If you have a few years of experience in Computer Science or research, and you’re interested in sharing that experience with the community, have a look at our **Contribution Guidelines**.

# Connected Components in a Graph

Last modified: November 25, 2022

## 1. Overview

In this tutorial, we’ll discuss the concept of connected components in an undirected graph.

We’ll go through some simple examples to get a basic understanding, and then we’ll list out the properties of connected components.

## 2. Connected Component Definition

A connected component or simply component of an undirected graph is a subgraph in which each pair of nodes is connected with each other via a path.

Let’s try to simplify it further, though. A set of nodes forms a connected component in an undirected graph if any node from the set of nodes can reach any other node by traversing edges. **The main point here is reachability.**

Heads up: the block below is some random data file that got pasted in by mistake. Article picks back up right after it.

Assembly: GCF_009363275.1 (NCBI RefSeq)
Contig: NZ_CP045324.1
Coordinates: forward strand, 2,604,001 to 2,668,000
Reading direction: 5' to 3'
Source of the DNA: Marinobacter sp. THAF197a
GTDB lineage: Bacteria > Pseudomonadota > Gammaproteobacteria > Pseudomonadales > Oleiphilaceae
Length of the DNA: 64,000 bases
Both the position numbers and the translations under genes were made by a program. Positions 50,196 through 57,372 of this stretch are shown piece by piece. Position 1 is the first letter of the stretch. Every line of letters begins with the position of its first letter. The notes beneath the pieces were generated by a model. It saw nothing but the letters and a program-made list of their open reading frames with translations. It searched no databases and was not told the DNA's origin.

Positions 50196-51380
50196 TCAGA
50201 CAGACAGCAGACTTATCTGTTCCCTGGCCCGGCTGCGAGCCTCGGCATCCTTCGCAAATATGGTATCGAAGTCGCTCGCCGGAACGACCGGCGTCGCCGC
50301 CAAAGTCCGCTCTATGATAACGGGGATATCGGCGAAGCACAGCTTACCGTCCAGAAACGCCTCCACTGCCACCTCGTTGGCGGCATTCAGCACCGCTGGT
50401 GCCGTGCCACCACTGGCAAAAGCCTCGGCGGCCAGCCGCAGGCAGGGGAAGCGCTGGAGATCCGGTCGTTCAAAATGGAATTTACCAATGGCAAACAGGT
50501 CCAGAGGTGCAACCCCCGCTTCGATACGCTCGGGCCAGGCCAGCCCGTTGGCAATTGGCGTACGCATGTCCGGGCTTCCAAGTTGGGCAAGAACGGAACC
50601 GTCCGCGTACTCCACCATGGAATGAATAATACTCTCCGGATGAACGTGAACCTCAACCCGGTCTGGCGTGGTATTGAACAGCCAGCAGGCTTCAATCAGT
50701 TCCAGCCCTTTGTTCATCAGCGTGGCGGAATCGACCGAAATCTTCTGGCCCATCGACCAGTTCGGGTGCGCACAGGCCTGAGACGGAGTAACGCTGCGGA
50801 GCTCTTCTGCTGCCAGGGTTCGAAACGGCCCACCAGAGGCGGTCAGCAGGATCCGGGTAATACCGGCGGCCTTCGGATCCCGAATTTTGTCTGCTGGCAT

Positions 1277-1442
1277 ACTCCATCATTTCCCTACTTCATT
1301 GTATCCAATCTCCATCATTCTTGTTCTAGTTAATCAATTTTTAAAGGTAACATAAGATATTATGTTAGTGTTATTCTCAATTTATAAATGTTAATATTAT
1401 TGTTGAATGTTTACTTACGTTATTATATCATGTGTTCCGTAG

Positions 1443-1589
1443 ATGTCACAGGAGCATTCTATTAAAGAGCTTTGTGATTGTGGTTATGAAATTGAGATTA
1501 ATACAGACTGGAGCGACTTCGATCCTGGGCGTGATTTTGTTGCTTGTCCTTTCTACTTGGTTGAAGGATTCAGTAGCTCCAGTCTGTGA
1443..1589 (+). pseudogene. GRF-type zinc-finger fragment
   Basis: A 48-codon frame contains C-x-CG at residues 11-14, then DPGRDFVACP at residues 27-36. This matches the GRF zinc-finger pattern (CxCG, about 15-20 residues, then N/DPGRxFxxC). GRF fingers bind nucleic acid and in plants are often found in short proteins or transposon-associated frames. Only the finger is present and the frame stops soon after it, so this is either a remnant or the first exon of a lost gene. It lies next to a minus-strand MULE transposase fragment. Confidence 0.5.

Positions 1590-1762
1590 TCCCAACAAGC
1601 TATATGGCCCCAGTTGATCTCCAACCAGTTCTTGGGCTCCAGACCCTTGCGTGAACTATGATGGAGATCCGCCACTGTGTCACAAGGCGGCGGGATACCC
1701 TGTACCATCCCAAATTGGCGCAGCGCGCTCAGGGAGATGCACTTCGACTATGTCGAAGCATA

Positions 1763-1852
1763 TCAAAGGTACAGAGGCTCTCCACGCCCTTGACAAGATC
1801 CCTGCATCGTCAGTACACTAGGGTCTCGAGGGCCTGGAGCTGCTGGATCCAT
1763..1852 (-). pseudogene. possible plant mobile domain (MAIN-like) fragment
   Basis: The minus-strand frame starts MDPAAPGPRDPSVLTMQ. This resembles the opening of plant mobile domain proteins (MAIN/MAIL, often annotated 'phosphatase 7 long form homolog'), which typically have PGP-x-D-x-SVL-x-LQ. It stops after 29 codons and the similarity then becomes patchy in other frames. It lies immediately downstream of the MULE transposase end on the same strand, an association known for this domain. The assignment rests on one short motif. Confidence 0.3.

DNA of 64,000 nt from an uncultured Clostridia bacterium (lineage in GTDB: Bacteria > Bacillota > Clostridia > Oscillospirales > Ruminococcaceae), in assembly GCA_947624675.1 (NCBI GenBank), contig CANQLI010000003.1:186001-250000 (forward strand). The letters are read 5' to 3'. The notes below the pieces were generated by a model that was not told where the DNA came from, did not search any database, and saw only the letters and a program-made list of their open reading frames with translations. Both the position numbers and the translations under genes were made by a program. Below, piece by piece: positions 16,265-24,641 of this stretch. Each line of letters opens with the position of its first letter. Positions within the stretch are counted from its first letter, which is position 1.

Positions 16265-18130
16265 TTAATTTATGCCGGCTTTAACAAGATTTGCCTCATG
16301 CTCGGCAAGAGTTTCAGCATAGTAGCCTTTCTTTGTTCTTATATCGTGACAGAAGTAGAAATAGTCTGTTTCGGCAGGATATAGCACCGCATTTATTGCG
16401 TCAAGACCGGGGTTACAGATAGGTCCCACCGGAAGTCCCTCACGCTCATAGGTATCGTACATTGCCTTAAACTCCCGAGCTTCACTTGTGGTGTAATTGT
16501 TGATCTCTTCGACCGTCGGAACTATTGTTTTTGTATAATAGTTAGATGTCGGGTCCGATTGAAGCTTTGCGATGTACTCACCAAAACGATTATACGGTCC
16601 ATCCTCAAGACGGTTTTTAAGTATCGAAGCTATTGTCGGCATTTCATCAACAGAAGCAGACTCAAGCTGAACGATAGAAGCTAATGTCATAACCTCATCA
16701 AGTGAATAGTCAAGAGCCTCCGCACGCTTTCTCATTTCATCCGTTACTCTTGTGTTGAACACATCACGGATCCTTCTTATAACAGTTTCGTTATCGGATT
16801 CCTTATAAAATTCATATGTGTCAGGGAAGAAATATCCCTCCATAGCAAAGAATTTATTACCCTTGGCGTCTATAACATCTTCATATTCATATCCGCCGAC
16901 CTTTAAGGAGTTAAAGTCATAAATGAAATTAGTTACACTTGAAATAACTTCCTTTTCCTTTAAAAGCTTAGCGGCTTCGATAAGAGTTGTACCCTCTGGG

In connected components, all the nodes are always reachable from each other.

## 3. Few Examples

In this section, we’ll discuss a couple of simple examples. We’ll try to relate the examples with the definition given above.

### 3.1. One Connected Component

In this example, the given undirected graph has one connected component:

Let’s name this graph . Here denotes the vertex set and denotes the edge set of . The graph has one connected component, let’s name it , which contains all the vertices of . Now let’s check whether the set holds to the definition or not.

According to the definition, the vertices in the set should reach one another via a path. We’re choosing two random vertices and :

- is reachable to via:
- is reachable to via:

The vertices and satisfied the definition, and we could do the same with other vertex pairs in as well.

### 3.2. More Than One Connected Component

In this example, the undirected graph has three connected components:

Let’s name this graph as , where , and . The graph has 3 connected components: , and .